Our youths (and importantly their school counselors) need to be made aware of these opportunities and the skills required. There is also too much chronic unemployment among the adult population. Some folks are burdened by poor life choices. But we can’t let past mistakes be a barrier. Workforce training and employment need to show more flexibility with people who have nonviolent criminal records or a history of some drug abuse (especially marijuana). Let’s get these people trained and back in the workforce. If history teaches anything, it is the profound danger to social order from having a permanent underclass who have no stake in society. Jobs and families are the keystones to stability and prosperity.

Be youth-focused

So much has been discovered about early childhood development. We should already have universal all-day kindergarten (but of course we don't). Actually we need to start much earlier, even before birth, like Parents As Teachers (the Early Learning Partnership) does. This effort cries out for more public and private financial support. Let’s use some of the state’s massive surplus for this important investment. For older youths, public transportation and entertainment activities are critical.

Arts and culture exist throughout Northwest Indiana. Festivals abound — Pierogi in Whiting, Popcorn in Valparaiso, Dark Lord Day in Munster and Hammond’s Festival of the Lakes, to mention just a few. We have world-class beaches, the Star Plaza Theatre and the Indiana Dunes National Lakeshore. All these activities need to be pulled together on a widely available calendar so everyone realizes there are ample opportunities to party close to home. The recently released “Brewery Trail” highlighting local craft breweries is a good first step.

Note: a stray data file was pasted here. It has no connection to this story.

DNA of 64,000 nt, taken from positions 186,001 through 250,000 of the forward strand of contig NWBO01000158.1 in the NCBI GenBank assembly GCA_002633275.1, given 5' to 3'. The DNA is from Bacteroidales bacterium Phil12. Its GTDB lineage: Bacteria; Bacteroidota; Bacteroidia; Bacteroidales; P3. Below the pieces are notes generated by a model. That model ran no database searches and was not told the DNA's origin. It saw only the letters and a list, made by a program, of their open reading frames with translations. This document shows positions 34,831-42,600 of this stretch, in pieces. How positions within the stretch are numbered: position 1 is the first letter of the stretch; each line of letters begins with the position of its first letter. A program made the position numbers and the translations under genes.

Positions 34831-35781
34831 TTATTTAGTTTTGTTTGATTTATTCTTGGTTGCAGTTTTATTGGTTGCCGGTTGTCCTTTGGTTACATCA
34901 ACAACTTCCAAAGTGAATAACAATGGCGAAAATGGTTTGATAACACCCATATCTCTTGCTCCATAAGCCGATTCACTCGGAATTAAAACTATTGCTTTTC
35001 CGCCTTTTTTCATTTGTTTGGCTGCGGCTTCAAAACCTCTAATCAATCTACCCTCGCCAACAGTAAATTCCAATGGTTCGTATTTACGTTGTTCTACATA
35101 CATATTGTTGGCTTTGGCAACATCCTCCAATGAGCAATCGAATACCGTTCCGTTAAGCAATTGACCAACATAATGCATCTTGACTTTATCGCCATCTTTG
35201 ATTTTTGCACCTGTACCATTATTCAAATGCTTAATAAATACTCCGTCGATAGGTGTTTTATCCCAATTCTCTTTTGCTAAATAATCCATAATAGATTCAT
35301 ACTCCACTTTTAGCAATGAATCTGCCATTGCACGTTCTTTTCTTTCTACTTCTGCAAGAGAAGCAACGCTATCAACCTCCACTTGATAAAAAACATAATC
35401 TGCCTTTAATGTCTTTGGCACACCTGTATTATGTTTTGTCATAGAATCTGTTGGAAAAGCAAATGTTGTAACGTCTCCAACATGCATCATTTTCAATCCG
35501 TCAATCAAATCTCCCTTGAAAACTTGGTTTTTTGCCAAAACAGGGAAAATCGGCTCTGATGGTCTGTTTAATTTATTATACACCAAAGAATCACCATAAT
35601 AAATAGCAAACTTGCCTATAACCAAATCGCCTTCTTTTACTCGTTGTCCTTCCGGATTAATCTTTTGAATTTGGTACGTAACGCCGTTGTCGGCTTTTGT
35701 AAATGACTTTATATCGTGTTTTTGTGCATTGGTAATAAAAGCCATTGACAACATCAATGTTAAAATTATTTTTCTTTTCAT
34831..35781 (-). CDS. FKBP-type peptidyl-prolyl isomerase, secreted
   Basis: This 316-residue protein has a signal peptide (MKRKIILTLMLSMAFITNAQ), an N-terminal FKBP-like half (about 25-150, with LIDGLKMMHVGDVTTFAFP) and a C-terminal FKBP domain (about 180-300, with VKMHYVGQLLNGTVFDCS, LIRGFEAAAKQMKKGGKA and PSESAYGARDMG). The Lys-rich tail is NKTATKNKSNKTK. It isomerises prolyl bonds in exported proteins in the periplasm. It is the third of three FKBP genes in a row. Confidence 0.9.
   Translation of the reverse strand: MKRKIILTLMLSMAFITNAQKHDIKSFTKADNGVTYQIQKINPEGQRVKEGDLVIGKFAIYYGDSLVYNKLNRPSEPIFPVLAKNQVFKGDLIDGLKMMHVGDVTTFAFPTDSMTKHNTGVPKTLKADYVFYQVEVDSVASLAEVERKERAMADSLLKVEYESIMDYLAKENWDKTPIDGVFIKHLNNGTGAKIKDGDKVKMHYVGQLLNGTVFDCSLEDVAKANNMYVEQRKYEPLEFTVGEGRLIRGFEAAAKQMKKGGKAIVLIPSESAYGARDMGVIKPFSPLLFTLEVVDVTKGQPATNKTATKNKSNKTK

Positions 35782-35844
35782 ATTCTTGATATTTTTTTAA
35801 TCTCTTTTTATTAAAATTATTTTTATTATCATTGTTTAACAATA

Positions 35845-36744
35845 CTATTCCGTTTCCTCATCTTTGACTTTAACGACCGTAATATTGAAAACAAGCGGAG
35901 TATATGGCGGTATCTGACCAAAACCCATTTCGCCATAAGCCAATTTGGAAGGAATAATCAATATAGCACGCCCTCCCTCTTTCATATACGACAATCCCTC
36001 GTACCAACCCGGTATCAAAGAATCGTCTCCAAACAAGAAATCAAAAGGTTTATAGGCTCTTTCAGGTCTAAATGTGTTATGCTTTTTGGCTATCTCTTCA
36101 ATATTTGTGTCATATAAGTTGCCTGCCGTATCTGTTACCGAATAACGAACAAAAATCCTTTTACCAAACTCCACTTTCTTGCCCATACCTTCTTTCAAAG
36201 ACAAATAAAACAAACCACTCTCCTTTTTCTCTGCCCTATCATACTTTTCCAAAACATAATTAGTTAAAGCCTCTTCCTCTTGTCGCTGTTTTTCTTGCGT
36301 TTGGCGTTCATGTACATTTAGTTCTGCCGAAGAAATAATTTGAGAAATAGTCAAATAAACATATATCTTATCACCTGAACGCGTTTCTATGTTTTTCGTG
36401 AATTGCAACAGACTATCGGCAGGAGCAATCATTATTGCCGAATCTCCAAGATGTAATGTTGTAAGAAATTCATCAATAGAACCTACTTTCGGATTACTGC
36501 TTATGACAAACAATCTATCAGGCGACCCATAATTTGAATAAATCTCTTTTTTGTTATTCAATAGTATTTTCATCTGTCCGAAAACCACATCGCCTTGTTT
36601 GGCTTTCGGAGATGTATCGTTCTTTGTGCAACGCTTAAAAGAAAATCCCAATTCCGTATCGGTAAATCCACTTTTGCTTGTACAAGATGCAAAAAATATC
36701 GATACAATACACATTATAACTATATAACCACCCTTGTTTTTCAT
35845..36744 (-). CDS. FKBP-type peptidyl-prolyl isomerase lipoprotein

Believe in ourselves

If there is one thing Northwest Indiana suffers from, it’s an inferiority complex. Too often, we apologize for our area. Remember this: If we don’t believe in ourselves, no one else will either. I’m not saying put on rose-colored glasses or ignore the many challenges that confront us. We can face up to our challenges and still be positive about the many pluses in our area. The power of positive thinking may be intangible, but its effects are real. I remember back to a time when the first Tom McDermott became mayor of Hammond. The city was in decline and felt badly about itself. But even with limited funding in the pre-casino era, his enthusiasm and positive attitude caught on and have helped propel improvements in the city to this day. All of us can adopt a similar approach for our own benefit and the benefit of our region.

Let’s be thankful for all that we have while also working to bring more good things to fruition. A successful region never stands still. Let’s make sure our best days are ahead.

Cal Bellamy is a partner at the Krieg DeVault law firm. The opinions are the writer's.


Porter County Government Reporter

Senior reporter Doug Ross, an award-winning writer, has been covering Northwest Indiana for more than 35 years, including more than a quarter of a century at The Times.